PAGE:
Video shows devastating winds thrashing Bahamas during Hurricane Dorian
FREEPORT, Bahamas - Videos posted on social media showed intense flooding and damage across the Bahamas on Monday, illustrating the devastation caused by Hurricane Dorian.
The storm pummeled the islands with so much wind and water that authorities urged people to find flotation devices and grab hammers to break out of their attics if necessary.
The fearsome Category 4 storm slowed almost to a standstill as it shredded roofs, hurled cars and forced even rescue crews to take shelter until the onslaught passed.
Video posted by one Twitter user showed wind shrieking outside of a home in Freeport, located on Grand Bahama island.
Officials said they received a "tremendous" number of calls from people in flooded homes. Forecasters warned that Dorian could generate a storm surge as high as 23 feet.
Video shot by LaToy Williams in Freeport showed a living room completely flooded, with a dog perched on furniture just above the water line.
Local news outlets reported that Freeport’s Grand Bahama International Airport was under several feet of water. Video showed the storm surge surrounding the airport.
In one video, debris was scattered throughout a neighborhood with power lines down and vehicles badly damaged.
Police Chief Samuel Butler of the Royal Bahamas Police Force urged people to remain calm and share their GPS coordinates, but he said rescue crews had to wait until weather conditions improved.
"We simply cannot get to you," he told Bahamas radio station ZNS, which shared reports from callers who said some people were stuck on roofs and in attics.
On nearby Abaco Island, Parliament member Renward Wells said he received reports of casualties but officials had not been able to confirm them.
RELATED: 7-year-old boy is first reported Hurricane Dorian-related death
Meanwhile in the United States, the National Hurricane Center extended watches and warnings across the Florida and Georgia coasts. Forecasters expected Dorian to stay just off shore, but meteorologist Daniel Brown cautioned that "only a small deviation" could draw the storm's dangerous core toward land.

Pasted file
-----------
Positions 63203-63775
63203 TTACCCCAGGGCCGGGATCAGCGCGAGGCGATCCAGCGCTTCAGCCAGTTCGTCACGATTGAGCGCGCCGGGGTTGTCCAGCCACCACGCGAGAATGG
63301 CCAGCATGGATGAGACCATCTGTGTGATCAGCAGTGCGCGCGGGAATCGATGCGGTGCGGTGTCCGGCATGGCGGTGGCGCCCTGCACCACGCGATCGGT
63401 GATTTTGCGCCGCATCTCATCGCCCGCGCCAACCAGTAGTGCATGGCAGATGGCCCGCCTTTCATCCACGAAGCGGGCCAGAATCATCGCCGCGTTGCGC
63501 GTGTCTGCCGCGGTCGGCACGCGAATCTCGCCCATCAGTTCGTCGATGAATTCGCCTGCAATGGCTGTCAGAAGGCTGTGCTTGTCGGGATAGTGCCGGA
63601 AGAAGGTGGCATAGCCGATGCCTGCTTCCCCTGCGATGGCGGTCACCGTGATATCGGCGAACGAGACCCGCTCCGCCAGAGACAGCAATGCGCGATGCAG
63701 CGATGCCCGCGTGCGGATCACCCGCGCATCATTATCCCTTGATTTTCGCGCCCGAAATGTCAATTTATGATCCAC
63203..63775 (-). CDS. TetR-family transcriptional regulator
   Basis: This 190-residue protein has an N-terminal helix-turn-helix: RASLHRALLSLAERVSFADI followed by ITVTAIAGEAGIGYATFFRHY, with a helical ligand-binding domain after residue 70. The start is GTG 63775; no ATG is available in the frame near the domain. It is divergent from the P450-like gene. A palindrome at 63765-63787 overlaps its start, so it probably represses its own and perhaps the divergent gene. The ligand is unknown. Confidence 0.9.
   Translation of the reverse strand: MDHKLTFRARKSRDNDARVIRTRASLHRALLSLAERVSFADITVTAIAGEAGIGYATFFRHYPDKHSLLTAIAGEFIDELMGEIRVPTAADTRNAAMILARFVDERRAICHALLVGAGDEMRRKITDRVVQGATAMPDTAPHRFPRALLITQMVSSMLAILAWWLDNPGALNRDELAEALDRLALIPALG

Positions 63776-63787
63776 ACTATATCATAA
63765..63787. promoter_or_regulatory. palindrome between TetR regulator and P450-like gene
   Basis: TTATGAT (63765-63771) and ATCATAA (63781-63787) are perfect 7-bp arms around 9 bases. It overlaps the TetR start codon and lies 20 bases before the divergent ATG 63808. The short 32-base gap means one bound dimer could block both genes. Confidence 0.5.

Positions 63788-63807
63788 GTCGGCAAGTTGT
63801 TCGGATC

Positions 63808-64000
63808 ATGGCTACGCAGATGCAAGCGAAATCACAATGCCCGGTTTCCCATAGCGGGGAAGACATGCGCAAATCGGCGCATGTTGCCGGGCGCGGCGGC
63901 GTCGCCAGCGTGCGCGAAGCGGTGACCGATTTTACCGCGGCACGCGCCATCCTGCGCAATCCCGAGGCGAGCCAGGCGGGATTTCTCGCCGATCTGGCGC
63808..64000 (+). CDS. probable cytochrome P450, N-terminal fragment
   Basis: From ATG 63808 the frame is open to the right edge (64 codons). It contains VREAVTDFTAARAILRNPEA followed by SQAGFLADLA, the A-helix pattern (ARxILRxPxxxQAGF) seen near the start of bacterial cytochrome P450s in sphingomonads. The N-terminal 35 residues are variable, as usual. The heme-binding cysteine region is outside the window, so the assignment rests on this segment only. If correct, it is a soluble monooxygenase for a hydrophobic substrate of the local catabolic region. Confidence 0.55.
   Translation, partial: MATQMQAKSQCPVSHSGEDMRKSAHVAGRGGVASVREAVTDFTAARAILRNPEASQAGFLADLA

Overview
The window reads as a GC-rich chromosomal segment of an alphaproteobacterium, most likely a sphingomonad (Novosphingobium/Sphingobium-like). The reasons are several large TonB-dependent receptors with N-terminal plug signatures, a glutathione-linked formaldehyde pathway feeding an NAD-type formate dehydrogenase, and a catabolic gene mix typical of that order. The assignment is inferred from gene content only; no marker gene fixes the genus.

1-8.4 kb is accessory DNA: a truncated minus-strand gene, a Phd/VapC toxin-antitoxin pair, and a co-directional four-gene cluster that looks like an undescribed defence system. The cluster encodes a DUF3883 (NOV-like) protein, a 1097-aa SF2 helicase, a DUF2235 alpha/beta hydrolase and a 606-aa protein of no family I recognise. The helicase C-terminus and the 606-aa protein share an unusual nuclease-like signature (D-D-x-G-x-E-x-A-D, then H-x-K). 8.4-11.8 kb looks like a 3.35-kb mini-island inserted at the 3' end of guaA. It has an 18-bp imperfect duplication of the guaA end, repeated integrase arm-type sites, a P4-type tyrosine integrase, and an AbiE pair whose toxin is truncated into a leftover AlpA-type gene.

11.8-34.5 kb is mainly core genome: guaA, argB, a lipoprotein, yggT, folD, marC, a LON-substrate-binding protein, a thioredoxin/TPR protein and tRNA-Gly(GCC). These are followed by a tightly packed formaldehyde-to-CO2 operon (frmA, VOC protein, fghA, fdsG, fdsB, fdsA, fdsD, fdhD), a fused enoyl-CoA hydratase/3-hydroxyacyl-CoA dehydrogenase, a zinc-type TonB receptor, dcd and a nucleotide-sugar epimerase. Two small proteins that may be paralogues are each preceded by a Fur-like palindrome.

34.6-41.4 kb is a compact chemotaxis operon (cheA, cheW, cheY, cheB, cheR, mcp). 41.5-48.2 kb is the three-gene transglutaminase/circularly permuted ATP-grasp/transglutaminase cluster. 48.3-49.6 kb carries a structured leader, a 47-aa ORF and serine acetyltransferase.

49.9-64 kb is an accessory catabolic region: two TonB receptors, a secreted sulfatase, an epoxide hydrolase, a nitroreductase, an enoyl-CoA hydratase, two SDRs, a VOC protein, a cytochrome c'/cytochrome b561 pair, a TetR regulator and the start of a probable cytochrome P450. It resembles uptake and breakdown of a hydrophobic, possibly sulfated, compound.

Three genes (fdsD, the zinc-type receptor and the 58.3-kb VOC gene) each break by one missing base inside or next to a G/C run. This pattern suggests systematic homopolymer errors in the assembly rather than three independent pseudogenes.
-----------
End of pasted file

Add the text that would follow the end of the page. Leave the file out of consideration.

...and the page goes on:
On Sunday, Dorian churned over Abaco Island with battering winds and surf and heavy flooding. By midday Monday, the storm's top sustained winds fell slightly to 155 mph. It was crawling along Grand Bahama Island at just 1 mph.
Parliament member Darren Henfield described the damage as "catastrophic" and said officials did not have information on what happened in nearby cays. "We are in search-and-recovery mode... Continue to pray for us.“
Most people went to shelters as the storm neared. Tourist hotels shut down and residents boarded up their homes. Many people were expected to be left homeless.
RELATED: Hurricane Dorian: How to find information about loved ones in the Bahamas
On Sunday, Dorian's maximum sustained winds reached 185 mph, with gusts up to 220 mph, tying the record for the most powerful Atlantic hurricane to ever make landfall. That equaled the Labor Day hurricane of 1935, before storms were named. The only recorded storm that was more powerful was Hurricane Allen in 1980, with 190 mph winds, though it did not make landfall at that strength.
Forecasters said Dorian was likely to begin pulling away from the Bahamas early Tuesday and curving to the northeast parallel to the southeastern coast of the U.S. The system is expected to spin 40 to 50 miles off Florida, with hurricane-force wind speeds extending about 35 miles to the west.
This story was reported from Cincinnati. The Associated Press contributed.